Pseudoephedrine Products still OTC… for now
From Missouri News Horizon:
As promised, House leadership gave Rep. Dave Schatz, R-Sullivan, a forum for discussion on his bill that would make medicines containing pseudoephedrine available by prescription only. The ingredient is a key precursor in the manufacture of methamphetamine. House leadership, including House Speaker Steven Tilley, R-Perryville, are known to not be fans of the bill, which they say will place a burden on consumers.
The bill is also the target of a campaign by a pharmaceutical industry group that has taken out advertising time on radio stations across the state to urge consumers to call their elected representatives to fight the legislation.
Supporters of the bill, including Rep. Dave Hinson, R-St. Clair, sought to soften the legislation by making a change to read that only the hard tablet form of the drug would be available by prescription only. The medicine would still be available in its liquid or gel form. Hinson, a former firefighter and paramedic said he had responded to hundreds of fire calls involving meth labs and kitchens and had never seen the liquid or gel form of pseudoephedrine used in the manufacture of meth.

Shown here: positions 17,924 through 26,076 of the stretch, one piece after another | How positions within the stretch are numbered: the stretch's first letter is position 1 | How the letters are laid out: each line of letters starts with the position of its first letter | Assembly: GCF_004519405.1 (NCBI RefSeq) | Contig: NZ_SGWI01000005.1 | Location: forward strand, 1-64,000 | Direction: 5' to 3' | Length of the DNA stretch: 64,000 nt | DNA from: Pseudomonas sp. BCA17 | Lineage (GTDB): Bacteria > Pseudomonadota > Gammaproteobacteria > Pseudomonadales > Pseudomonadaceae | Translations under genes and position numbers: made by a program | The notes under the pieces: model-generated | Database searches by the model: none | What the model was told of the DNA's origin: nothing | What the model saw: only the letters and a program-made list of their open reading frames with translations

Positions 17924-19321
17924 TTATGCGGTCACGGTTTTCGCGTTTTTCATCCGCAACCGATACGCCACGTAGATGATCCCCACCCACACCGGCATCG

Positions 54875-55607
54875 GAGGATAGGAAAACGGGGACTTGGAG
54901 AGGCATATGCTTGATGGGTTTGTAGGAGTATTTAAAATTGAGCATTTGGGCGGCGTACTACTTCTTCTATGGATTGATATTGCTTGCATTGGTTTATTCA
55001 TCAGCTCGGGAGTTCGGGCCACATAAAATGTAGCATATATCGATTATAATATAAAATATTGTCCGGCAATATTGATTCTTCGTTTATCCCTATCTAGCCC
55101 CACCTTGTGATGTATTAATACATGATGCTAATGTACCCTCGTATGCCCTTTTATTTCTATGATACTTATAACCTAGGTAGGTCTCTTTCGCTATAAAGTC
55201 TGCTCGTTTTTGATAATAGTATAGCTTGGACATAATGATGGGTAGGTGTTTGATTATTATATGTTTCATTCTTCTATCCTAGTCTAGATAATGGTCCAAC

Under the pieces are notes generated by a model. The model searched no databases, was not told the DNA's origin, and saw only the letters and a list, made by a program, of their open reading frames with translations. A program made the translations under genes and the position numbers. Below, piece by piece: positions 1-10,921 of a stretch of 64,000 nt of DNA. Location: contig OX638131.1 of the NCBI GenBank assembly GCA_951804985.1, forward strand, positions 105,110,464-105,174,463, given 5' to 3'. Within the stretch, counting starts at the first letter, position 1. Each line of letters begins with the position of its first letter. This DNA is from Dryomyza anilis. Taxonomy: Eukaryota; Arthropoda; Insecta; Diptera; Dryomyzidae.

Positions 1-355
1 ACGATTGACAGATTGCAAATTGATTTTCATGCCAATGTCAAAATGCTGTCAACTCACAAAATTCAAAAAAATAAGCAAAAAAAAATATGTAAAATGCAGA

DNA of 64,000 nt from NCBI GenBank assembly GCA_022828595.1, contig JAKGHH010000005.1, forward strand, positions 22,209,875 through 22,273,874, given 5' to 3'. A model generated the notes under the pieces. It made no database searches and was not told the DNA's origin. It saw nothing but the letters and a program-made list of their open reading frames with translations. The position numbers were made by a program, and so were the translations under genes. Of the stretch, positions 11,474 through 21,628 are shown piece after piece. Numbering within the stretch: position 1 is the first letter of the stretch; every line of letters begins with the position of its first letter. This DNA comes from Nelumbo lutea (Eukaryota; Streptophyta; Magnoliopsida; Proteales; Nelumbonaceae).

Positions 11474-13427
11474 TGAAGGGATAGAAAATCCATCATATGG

However, Rep. David Sater, a pharmacist, said the chemical make up of the medicines are the same and the liquid and gel forms would only have to be dried to become an ingredient in meth.
Rep. Stanley Cox of Sedalia said he sympathized with the intent of the bill, but he likened it to a push to restrict the sale of baking soda a few years ago, because baking soda is used in the manufacture of crack cocaine.
“These are wrong-headed ideas to solve serious problems,” said Cox. “This is the wrong way to go.”
Cox urged his colleagues to defeat the bill and allow the current system of tracking psuedoephedrine sales by computer in real time. The system is designed to stop one person from going to pharmacy after pharmacy buying enough medicines containing pseudoephedrine to make methamphetamine. Cox stressed the system had only been in place since last December.
“That system won’t work,” Schatz said. “It has not worked in states where it has been enacted and it won’t work here.”
Schatz said meth makers are getting around the system by sending several different people to buy the medicines in a scheme known as “smurfing.”
With opposition mounting on the floor, House Majority Floor Leader, Rep. Tim Jones, R-Eureka, pulled the plug on the bill, shutting down debate after one hour, much to the chagrin of Schatz, a legislative rookie, who was later seen in animated conversation with the floor leader.